A 7.9 magnitude earthquake struck off Alaska’s Kodiak Island early Tuesday, prompting a tsunami warning for a large swath of the state’s coast and Canada’s British Columbia, and watches for the rest of the U.S. West Coast and Hawaii. Officials at the National Tsunami Center canceled the warning after a few tense hours after waves failed to show up in coastal Alaska communities. No serious damage had been reported.
The strong earthquake hit at 12:30 a.m. and was recorded about 170 miles southeast of Kodiak Island in the Gulf of Alaska. Kodiak Island is located about 200 miles southwest of Anchorage, Alaska’s largest city, which was not under a tsunami threat. Reports varied about how long the shaking lasted. In the popular cruise ship town of Seward, about 230 miles northeast of Kodiak Island, fire chief Eddie Athey said the quake felt like a gentle rattle and lasted for up to 90 seconds.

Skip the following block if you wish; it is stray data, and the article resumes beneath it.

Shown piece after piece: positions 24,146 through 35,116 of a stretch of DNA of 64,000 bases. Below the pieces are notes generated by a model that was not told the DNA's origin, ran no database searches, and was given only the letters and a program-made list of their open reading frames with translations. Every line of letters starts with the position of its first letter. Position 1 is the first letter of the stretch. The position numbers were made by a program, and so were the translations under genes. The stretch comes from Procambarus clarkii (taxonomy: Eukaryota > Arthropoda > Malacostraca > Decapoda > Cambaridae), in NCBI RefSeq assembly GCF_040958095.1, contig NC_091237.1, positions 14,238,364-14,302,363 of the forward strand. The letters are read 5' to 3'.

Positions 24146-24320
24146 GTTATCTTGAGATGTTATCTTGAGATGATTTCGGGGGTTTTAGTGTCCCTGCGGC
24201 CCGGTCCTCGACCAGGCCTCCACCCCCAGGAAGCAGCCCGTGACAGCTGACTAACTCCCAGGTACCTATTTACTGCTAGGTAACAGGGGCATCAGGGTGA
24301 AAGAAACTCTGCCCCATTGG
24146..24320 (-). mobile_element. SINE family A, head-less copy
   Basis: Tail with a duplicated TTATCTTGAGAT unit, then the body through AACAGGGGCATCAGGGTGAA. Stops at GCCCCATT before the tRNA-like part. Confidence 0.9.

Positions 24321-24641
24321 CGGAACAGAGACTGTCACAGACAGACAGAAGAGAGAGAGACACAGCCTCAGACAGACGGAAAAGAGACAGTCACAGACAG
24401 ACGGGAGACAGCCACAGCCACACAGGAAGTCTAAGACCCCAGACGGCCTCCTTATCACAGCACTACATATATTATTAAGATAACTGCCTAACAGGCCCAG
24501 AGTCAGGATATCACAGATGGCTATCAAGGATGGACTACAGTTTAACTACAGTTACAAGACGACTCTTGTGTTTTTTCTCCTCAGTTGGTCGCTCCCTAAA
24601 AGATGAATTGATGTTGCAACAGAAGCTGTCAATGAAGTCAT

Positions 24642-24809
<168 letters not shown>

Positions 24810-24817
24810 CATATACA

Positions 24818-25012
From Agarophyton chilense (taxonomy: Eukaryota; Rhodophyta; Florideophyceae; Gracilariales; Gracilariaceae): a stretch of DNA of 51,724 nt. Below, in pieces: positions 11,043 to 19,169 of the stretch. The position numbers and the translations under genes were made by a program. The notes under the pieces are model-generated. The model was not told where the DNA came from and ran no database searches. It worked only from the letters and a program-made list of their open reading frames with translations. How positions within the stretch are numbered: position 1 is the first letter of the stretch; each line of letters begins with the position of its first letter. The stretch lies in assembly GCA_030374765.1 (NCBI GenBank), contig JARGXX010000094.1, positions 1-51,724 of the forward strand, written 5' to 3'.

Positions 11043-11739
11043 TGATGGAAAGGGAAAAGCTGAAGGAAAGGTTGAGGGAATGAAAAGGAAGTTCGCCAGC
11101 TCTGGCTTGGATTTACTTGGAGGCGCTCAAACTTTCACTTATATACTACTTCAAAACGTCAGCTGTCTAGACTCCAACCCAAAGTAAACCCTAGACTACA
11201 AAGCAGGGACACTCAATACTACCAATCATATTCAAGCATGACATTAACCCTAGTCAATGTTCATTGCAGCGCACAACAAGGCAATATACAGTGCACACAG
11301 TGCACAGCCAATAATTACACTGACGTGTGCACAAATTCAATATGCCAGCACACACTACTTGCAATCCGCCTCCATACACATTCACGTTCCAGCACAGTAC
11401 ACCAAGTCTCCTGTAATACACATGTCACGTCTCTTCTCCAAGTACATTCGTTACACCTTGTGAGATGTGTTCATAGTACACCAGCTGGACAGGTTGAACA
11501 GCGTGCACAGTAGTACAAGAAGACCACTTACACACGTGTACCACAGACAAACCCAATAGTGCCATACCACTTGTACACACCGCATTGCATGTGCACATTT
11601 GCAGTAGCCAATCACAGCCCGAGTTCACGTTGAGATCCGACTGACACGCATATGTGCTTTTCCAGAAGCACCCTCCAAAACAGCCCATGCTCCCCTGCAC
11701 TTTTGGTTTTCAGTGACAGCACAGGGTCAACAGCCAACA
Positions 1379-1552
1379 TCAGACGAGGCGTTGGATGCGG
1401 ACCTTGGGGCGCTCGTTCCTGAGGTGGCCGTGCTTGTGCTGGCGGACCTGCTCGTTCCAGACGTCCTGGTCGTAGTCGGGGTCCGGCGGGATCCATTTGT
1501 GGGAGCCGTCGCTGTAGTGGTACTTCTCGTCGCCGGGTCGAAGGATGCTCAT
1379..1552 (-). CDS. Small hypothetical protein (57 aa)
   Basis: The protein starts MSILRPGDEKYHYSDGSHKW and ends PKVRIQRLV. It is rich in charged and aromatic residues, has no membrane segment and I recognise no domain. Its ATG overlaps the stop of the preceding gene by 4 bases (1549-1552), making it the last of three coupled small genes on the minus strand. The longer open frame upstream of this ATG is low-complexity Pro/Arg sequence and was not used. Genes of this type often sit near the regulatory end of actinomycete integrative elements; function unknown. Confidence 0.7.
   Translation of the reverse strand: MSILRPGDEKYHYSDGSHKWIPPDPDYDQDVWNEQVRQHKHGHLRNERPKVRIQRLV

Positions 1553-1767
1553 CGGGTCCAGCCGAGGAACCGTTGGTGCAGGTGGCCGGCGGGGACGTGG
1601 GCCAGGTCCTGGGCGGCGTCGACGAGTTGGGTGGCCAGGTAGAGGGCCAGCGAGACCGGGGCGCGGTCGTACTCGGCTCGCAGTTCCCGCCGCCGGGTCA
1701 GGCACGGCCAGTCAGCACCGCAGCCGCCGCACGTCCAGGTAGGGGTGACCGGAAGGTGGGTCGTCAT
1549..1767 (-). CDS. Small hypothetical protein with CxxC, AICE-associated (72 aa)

“It went on long enough that you start thinking to yourself, ‘Boy, I hope this stops soon because it’s just getting worse,'” Athey said.
Initially, the USGS said the earthquake was a magnitude 8.2. That prompted the tsunami warning for coastal Alaska and Canada’s British Columbia, while the remainder of the U.S. West Coast was under a watch.
A tsunami warning for the southern coastline of Alaska — from the Aleutian Islands to Southeast Alaska — was downgraded to a tsunami advisory for the coastline east of Seward to Chignik Bay. It was later canceled, CBS Anchorage affiliate KTVA-TV reported.
Watches were canceled for Washington, Oregon, California, British Columbia and Hawaii. Officials in Japan also said there was no tsunami threat there.